Sober Living at The Last House

The Last House Sober Living is a network of structured sober living homes in southern California. We believe in providing our clients with the tools to have a meaningful life filled with healthier relationships.  We’ll help you learn how to live and have fun in sobriety through service commitments, sober parties, conventions, dances, and house outings.  Our experienced staff is composed of active members of the Los Angeles Sober Living community. If you’re wondering where to start to create your sober life, The Last House is here to help. 

What Does It Mean to Relapse? Signs to Look Out for In Your Loved One

Drug and Alcohol addiction relapse rehabilitation treatment program

It is heartbreaking to watch someone you love struggle with active addiction. It’s also hard to know how to best support them through early sobriety and long-term recovery.  When your loved one is in early sobriety, you will hear a lot of talk about relapse and relapse prevention. But what does it mean to relapse? Relapsing involves picking back up drugs, alcohol, or both after having gotten sober. Relapse can happen at any time in sobriety, and that’s why relapse prevention is critical. The Last House is here to help with relapse prevention and support your loved one as they create their sober life.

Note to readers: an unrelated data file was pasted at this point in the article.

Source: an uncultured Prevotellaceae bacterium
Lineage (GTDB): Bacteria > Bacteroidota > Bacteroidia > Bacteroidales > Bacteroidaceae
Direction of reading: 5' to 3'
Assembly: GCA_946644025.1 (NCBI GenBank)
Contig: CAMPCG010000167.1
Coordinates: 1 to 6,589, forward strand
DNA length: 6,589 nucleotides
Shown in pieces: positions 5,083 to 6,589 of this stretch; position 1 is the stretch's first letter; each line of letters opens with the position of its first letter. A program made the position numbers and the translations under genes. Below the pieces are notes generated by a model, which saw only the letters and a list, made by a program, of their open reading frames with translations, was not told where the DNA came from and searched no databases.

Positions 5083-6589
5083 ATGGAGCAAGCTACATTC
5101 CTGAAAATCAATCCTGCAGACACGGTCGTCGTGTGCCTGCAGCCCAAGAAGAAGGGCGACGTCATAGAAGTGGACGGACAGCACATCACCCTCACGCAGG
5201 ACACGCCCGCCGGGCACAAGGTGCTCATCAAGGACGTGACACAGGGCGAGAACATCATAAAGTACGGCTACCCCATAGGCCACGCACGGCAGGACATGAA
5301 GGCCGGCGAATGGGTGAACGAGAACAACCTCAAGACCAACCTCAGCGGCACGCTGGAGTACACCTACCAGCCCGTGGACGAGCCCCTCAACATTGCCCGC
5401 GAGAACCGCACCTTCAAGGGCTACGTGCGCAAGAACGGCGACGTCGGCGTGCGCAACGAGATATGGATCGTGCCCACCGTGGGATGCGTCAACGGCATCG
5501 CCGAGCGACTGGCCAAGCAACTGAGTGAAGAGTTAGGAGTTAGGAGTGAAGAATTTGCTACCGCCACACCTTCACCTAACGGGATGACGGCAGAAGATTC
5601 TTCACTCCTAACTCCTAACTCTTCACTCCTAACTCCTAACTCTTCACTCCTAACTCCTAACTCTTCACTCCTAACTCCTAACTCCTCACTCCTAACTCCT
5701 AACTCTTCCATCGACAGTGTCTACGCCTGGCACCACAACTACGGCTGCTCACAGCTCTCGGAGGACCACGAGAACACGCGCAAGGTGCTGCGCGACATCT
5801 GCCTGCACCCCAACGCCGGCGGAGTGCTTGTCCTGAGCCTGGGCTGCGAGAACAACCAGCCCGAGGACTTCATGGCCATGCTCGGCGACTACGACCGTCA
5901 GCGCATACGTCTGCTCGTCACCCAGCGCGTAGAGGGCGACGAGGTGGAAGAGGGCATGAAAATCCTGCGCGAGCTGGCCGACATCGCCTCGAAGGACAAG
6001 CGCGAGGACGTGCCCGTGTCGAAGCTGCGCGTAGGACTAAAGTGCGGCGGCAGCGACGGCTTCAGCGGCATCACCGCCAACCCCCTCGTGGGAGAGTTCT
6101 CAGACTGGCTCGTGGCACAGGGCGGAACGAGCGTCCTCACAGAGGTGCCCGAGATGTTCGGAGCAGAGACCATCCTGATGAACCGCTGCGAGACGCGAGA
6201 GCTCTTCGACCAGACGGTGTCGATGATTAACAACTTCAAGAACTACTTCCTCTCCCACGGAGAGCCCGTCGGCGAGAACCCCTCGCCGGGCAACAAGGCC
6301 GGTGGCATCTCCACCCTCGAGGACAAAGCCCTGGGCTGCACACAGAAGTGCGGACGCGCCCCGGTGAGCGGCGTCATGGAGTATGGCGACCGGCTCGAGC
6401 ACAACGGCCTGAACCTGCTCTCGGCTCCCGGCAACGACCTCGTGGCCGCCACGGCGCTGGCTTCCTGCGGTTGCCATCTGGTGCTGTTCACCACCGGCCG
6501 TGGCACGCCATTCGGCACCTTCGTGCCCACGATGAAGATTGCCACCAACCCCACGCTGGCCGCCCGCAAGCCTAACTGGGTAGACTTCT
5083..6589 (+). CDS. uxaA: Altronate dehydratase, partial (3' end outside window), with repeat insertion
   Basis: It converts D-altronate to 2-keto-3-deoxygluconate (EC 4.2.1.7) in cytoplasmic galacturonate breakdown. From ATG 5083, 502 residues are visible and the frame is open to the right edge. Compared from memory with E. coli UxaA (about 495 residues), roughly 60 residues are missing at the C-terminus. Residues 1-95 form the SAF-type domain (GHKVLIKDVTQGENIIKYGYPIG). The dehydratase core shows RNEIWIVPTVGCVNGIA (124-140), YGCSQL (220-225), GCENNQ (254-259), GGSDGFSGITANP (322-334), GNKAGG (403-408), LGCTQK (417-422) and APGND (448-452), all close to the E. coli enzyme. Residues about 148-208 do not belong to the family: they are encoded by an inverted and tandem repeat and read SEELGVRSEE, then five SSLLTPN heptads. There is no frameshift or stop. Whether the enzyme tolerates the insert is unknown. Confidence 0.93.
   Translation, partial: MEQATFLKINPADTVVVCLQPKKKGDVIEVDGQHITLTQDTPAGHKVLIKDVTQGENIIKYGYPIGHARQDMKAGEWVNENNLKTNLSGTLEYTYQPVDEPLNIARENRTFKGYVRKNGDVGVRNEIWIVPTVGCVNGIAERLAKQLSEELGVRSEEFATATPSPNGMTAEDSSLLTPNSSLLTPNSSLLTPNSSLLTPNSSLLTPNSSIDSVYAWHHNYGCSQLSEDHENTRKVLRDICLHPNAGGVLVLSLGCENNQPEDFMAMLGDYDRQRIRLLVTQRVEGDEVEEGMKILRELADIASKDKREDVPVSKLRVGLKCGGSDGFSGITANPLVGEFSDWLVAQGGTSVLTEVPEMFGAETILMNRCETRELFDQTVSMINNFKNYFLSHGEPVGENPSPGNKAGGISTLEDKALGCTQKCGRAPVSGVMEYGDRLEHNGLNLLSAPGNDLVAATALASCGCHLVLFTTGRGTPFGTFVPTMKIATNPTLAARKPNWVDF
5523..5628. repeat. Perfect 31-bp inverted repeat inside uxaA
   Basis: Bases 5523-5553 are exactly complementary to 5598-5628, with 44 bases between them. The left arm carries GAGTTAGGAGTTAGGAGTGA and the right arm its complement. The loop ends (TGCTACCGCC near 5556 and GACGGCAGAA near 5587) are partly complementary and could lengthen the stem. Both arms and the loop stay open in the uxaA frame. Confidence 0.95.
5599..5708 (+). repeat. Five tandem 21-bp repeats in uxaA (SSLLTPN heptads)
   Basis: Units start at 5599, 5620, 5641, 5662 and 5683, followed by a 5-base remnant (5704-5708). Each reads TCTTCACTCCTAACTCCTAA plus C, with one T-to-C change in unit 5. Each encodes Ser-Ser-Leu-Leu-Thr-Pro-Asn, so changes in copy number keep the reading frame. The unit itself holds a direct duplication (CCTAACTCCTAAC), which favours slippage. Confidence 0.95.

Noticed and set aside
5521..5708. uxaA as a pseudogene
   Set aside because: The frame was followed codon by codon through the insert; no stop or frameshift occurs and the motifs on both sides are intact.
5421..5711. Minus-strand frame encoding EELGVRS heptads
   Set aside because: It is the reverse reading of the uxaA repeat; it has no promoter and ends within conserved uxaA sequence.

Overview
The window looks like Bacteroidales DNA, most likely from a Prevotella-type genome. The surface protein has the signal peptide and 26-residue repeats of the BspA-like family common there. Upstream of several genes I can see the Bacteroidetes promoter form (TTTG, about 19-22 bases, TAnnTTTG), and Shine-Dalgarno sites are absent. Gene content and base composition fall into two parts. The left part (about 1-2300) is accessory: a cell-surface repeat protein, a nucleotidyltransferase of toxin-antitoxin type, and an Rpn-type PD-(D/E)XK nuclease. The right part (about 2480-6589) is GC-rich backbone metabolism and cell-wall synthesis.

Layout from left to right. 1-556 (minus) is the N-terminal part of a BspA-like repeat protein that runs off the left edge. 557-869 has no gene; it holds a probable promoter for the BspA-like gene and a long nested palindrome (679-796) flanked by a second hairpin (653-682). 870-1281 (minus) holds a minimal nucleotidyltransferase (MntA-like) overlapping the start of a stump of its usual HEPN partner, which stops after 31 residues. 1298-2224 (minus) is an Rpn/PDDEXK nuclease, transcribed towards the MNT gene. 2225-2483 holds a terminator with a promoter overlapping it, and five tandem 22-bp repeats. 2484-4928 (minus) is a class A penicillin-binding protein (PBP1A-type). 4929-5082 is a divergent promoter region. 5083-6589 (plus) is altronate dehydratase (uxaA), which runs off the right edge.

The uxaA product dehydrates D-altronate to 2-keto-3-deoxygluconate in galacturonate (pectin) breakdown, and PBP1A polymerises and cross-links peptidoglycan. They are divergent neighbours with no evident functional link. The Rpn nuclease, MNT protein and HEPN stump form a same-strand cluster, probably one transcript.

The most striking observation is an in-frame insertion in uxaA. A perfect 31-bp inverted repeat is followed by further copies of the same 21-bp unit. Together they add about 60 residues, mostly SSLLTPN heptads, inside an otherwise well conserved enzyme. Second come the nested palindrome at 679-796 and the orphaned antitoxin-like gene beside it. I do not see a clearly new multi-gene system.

What Is a Relapse?

While relapse occurs when someone starts using drugs or alcohol again, most will admit that the relapse began in their minds long before the use began. So what is a relapse? Is it the taking of any substance or just the drug of choice? The answer is it depends. There are those within the recovery community that adheres to a rigid set of standards for sobriety. The ones in this camp believe that the taking of any mind-altering substance equals relapse. Others believe that avoiding the drug of choice while taking other substances is acceptable. Finally, some strike a balance and feel that substances prescribed by a doctor do not constitute a relapse if the medication is taken exactly as prescribed.